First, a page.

Understanding the playing field…

One of our best defences is understanding the forces at play in the consumer culture. When we are informed and aware, It’s easier to navigate the system without being consumed by it.

Checkout at a mega-supermarket

In the world of business as it is widely practised, making a profit is the only point of the game. Everything is geared toward generating that profit. This means inducing consumers to buy—preferably more than they planned to.

That’s the basis of the super-store concept. And it’s why retailers offer “two-for” or “three-for” deals: they want you to buy two or three of an item rather than just one. Most of us do, in an automatic psychological response to the thought of getting a deal.

Supermarkets are arranged to encourage impulse buys. Music is upbeat to put you in a good mood, but slow enough so you’ll have time to see the items you pass. None of this happens by accident. According to Marion Nestle, author of  What to Eat:

…breathtaking amounts of research have gone into designing these places. There are precise reasons why milk is at the back of the store and the center aisles are so long. You are forced to go past thousands of other products on your way to get what you need…. The stores create demand by putting some products where you cannot miss them. These are often “junk” foods full of cheap, shelf-stable ingredients like hydrogenated oils and corn sweeteners, made and promoted by giant food companies that can afford slotting fees [money paid by the manufacturer to “rent” prime shelf space in the store]… and advertising. This is why entire aisles of prime supermarket real estate are devoted to soft drinks, salty snacks, and sweetened breakfast cereals, and why you can always find candy near the cash registers. Any new product that comes into a store must come with guaranteed advertising, coupons, discounts, slotting fees, and other such incentives.

These merchandising strategies expose us to a large proportion of the 30,000 to 40,000 items supermarkets carry. Most of the “food products” in a supermarket would not qualify as food by any reasonable definition. Yet the fact they are referred to as food and are sold in a food store soothes our critical minds and makes us overlook the fact that a powdered drink is nowhere comparable to the fruit it is imitating, except perhaps in colour.

Coping with too much choice…

How does exposure to 30,000 items affect us when we shop? As Barry Schwartz found when he studied the paradox of choice, sometimes our eyes glaze over, we cave in, and buy whatever. Other times we become paralyzed with indecision in the face of overwhelming choice.

Neither caving in nor becoming paralyzed is a constructive response. However, a conscious consumer can beat them at their game. Here are my suggestions for making food shopping a more satisfying experience.

Farmer's Market

My strategies to simplify and civilize food shopping…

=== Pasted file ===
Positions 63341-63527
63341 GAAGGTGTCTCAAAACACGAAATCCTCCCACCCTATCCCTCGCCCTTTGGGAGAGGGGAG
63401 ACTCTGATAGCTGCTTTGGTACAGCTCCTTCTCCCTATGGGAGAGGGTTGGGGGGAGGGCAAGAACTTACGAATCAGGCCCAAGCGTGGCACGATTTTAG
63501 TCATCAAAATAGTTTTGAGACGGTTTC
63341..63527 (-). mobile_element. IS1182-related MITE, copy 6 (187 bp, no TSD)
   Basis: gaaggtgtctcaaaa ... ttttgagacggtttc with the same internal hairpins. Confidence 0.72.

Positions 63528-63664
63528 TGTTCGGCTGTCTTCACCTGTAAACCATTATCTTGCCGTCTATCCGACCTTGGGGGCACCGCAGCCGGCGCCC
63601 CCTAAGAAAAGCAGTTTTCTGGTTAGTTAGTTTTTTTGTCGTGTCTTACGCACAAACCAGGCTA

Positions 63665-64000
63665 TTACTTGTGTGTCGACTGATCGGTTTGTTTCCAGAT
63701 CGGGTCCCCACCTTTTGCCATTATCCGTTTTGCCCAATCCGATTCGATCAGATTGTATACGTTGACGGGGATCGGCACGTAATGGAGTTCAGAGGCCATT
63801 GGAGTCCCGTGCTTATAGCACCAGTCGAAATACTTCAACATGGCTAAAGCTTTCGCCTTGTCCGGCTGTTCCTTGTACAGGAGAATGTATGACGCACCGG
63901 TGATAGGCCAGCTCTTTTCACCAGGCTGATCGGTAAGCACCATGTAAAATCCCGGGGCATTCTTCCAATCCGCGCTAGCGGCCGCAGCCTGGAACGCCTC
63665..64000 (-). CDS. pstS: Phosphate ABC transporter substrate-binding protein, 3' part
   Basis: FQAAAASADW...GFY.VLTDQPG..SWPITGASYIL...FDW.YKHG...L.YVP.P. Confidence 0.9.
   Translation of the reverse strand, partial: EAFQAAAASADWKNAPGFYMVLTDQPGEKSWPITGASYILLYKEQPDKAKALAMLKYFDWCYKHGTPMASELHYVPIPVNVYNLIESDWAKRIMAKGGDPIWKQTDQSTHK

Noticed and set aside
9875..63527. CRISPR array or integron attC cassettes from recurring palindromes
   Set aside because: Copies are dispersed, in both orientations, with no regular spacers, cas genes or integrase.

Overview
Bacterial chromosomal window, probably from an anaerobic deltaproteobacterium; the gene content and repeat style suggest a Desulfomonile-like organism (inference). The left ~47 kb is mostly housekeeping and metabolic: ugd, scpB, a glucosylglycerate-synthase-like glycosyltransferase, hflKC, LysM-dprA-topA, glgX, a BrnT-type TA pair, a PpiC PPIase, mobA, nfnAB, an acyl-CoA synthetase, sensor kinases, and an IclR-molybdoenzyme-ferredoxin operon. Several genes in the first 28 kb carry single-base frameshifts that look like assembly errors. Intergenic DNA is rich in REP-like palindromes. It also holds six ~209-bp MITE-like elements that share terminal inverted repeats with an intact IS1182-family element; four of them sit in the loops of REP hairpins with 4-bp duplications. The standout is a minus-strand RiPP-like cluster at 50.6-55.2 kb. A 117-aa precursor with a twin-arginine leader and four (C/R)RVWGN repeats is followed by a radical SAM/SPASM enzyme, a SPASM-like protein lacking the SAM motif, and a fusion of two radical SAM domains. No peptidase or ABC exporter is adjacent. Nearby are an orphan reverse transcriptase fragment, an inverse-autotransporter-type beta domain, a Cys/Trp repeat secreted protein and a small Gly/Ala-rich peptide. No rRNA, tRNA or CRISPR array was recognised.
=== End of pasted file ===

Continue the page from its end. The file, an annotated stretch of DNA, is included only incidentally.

1. Buy as much local produce as you can at the farmers’ market and go to a small supermarket for the remainder of your grocery list. You don’t need anywhere near 30,000 grocery items, and it’s tiring to sort through the clutter of things that don’t serve you.
  2. Shop the perimeter when you are in a  supermarket. That’s where the basics are, so this strategy allows you to deliberately skip the middle aisles where impulse items and packaged foods are shelved. I learned this early on, when I was shopping for an additive-free diet for my hyperactive child.
  3. Decide on brands you like and stick with them until they no longer work for you. Browsing and “trying new things” is an expensive proposition and usually results in half-used packages cluttering your shelves and your conscience because you can’t bear to waste money by throwing them out. It’s much simpler to purchase judiciously in the first place.
  4. Buy basic ingredients that can be made into many things, instead of purchasing specialty items and packaged mixes. When you have flour, baking powder, milk and eggs, you can make pancakes. No need for a special bag of pancake mix. (Look at the label sometime—there’s not much in a bag of pancake mix besides flour.) If you add butter and sugar to those four basic ingredients, you can also bake cakes, cookies, breads, and scones. With olive oil, vinegar, and a few herbs in your cupboard, you can declutter your fridge because you won’t need to buy a never-ending array of prepared salad dressings. No doubt about it, keeping your cupboard stocked with a few staple ingredients makes shopping and food management so much simpler…and less expensive.

Conscious choice is the deliberate act of deciding between two or more possibilities, choosing with full awareness. The opposite is allowing chance to determine what happens. In the world of food shopping, there are many others who are happy to direct your attention and influence your choices if you are not on the job.

By consciously making food shopping choices that fit with your values and viewpoints, you’ll be navigating the consumer culture on your terms. That’s much more satisfying than allowing those with vested interests to determine what you buy.

Reference chapter: “Spending Consciously” from Conscious Spending. Conscious Life.